Food giant Nestle has been fined £180,000 in a UK criminal court after it failed to implement basic safety measures that led to a worker’s death.
Father of three Nazar Hussain, 55, was killed inside a depalletiser at at Nestle’s Albion Mill plant in Halifax in December 2008.
Mr Hussain had entered the conveyer type machine after large sweet tins had caused a blockage.
His colleague came to investigate when the alarm was sounded, but found no-one inside after walking around the machine.
The colleague restarted the depalletiser, which immediately shuddered, stopped and triggered an alarm.
Mr Hussain's crouched body was discovered inside and he was pronounced dead at the scene.
An investigation by the UK’s Health and Safety Executive (HSE) found a safety key device used to halt the machine was available but Nestle had failed to ensure its employees were aware of its purpose and how to use it correctly.
As early as 2002, Nestle had received written advice about improving guarding on a palletiser but this advice was not applied to the machine operated by Mr Hussain.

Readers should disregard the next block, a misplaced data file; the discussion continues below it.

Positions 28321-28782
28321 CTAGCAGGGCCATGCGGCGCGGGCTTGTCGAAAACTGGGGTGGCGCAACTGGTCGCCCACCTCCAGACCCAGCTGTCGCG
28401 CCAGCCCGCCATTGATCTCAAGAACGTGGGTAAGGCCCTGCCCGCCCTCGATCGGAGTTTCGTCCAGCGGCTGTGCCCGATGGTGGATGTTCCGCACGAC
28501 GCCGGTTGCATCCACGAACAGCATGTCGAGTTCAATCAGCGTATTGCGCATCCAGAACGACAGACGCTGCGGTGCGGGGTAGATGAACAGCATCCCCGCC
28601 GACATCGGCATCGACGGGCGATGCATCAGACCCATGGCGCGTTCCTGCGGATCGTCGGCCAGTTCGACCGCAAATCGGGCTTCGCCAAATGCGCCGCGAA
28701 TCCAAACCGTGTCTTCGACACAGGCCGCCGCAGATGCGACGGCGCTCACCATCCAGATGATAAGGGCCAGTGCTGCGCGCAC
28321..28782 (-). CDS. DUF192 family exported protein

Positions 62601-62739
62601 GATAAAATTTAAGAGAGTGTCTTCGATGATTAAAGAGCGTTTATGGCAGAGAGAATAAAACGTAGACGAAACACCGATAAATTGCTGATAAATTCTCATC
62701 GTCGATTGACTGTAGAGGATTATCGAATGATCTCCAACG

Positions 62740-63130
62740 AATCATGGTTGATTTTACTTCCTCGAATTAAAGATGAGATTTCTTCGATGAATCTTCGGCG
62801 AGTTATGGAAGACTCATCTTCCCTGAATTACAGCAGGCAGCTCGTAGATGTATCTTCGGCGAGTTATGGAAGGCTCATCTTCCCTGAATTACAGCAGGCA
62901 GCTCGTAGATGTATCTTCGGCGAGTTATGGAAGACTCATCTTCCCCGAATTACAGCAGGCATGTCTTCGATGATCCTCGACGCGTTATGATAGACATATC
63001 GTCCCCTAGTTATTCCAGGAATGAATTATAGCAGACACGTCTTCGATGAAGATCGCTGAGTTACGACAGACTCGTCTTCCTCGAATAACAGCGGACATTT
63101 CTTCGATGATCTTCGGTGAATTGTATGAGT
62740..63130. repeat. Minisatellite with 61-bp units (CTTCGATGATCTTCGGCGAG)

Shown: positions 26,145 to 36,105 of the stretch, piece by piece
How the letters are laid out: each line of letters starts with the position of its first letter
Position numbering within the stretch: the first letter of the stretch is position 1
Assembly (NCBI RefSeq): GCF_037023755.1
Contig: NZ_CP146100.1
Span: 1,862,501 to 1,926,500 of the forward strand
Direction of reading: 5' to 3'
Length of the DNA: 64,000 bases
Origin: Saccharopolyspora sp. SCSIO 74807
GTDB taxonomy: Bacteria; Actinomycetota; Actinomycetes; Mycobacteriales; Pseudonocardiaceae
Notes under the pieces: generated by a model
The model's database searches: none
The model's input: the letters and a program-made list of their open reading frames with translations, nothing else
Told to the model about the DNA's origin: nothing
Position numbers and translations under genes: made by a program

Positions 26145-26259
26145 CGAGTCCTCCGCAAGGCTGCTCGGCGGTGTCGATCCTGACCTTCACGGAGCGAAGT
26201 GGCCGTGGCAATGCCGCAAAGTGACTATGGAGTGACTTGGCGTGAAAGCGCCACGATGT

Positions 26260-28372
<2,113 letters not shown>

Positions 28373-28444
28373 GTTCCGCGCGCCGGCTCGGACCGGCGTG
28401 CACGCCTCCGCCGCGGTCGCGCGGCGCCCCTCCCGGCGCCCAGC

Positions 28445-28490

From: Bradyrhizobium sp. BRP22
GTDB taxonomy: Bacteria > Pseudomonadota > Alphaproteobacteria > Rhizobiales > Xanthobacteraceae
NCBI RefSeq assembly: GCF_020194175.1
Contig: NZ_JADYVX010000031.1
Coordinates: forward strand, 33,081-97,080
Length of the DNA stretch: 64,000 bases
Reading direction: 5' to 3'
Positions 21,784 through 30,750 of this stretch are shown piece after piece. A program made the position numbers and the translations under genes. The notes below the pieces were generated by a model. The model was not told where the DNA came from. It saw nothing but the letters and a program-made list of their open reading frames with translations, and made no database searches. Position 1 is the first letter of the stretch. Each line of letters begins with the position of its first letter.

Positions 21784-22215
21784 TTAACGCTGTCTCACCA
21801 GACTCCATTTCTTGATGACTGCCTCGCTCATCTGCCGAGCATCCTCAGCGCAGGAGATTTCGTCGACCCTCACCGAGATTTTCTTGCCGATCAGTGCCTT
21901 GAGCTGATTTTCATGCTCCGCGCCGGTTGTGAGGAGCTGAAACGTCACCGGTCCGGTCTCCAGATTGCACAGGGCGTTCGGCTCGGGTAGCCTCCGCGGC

Nestle UK pleaded guilty in Bradford Crown Court to breaching section 2(1) of the Health and Safety at Work Act 1974. It was fined £180,000 and ordered to pay £41,826.33 in costs.
Mr Hussain's daughter, Sameena, said in a victim impact statement to court: "Our lives have undergone a complete change, and for that we blame Nestle for not having the proper fail-safes in place to stop something like this occurring."
Nestle: deep regrets
Nestle UK told ConfectioneryNews.com in a statement: “Our first priority has always been the health and safety of our employees and we deeply regret this accident happened. We would like to take this opportunity to once again express our sympathy to Mr Hussain’s family.”
“Following this accident we have also conducted a full and thorough investigation of our health and safety processes. Correctiveaction and improvements have been instigated to prevent anything similar from happening again.”
HSE: inexcusable negligence
HSE Inspector Jackie Ferguson said: "This was a terrible tragedy that could have been so easily avoided. Nestle failed to ensure robust systems were in place to control safe entry into the depalletiser and prevent the machine being re-started whilst someone was in the danger zone.”
"A family has been left without a father and a provider due to Nestle's inexcusable negligence. If anything positive is to come out of this terrible incident it is that other firms take note.”